Wisconsin Gov. Scott Walker acknowledges the crowd after his speech at the 42nd annual Conservative Political Action Conference (CPAC) February 26, 2015 in National Harbor, Maryland. Conservative activists attended the annual political conference to discuss their agenda.National Journal

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The Supreme Court said Monday that it won't get involved in a lawsuit over Scott Walker's political fundraising.

The Court declined to hear an appeal from Wisconsin Club for Growth, a conservative group that says it is the victim of a political witch hunt by Walker's opponents. The organization was part of a state investigation into whether Walker's campaign illegally coordinated with outside allies during Walker's recall battles in 2011 and 2012.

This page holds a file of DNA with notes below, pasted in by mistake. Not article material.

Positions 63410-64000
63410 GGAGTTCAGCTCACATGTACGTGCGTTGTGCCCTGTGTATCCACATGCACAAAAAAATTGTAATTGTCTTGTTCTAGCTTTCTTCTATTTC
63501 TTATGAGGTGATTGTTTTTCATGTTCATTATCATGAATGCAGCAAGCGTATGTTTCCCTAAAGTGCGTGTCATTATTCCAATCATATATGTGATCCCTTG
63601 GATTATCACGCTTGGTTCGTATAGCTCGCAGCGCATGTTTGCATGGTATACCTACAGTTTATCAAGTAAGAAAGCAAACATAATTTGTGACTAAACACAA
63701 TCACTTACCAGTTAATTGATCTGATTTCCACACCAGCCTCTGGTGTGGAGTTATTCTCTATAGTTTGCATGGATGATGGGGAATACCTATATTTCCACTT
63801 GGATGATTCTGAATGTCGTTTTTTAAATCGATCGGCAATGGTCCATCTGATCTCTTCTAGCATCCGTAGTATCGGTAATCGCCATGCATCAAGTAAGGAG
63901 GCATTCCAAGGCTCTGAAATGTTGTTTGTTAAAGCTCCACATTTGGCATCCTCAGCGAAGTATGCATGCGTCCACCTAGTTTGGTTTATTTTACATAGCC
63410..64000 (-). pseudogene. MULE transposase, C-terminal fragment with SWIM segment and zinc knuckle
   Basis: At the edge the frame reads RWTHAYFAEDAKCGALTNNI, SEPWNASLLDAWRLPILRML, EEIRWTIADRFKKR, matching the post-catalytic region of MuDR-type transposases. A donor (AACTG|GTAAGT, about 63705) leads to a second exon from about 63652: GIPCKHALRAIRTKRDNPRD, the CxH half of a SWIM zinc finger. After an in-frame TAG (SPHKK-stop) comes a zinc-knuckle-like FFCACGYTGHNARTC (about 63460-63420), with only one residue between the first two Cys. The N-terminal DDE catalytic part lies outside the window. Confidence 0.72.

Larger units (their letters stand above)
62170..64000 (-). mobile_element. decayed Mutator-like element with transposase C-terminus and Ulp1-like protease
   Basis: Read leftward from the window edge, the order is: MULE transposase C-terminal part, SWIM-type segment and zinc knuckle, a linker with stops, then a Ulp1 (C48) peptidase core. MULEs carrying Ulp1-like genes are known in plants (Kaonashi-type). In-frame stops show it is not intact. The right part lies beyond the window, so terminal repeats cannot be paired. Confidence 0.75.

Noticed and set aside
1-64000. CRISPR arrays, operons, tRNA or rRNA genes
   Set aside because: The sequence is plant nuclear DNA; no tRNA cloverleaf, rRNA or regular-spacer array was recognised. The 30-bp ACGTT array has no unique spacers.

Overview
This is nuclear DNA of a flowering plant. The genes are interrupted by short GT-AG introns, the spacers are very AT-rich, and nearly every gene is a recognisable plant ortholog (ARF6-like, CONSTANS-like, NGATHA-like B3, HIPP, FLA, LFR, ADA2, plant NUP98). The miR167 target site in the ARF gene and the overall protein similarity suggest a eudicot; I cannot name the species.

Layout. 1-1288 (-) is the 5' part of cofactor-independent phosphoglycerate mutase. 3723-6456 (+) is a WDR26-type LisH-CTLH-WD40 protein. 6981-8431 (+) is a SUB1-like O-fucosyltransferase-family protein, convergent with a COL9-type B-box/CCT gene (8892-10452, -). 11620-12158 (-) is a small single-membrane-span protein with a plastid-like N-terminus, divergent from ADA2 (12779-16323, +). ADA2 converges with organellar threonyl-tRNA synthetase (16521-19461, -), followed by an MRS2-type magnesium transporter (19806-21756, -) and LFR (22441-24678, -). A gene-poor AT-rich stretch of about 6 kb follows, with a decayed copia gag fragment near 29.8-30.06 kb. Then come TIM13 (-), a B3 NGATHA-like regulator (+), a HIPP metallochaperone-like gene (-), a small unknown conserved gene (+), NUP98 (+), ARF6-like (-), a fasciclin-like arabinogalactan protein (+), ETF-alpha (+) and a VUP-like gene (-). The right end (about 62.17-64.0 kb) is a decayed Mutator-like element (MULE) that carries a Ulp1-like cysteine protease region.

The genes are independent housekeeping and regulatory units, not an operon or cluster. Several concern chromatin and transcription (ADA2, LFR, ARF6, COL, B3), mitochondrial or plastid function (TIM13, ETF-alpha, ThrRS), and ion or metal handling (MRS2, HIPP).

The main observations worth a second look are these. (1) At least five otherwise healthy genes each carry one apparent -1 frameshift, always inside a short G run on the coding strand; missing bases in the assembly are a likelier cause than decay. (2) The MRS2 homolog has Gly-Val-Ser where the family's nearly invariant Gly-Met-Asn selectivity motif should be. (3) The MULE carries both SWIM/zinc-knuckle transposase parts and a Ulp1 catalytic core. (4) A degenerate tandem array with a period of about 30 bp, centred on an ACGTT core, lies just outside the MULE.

The high Court's inaction leaves it up to the Wisconsin Supreme Court to decide whether the investigation was improper. A ruling is expected this summer.

The lawsuit stems from the recall campaigns launched against Walker over his aggressive efforts to weaken government employees' unions. Operating largely in secret, prosecutors demanded donor records from Wisconsin Club for Growth and other allies, to determine whether they were coordinating with Walker's campaign in violation of campaign-finance laws.

Prosecutors have said Walker himself was not a target of the investigation, and he is not a party in the legal challenges to it.

This article is from the archive of our partner National Journal.

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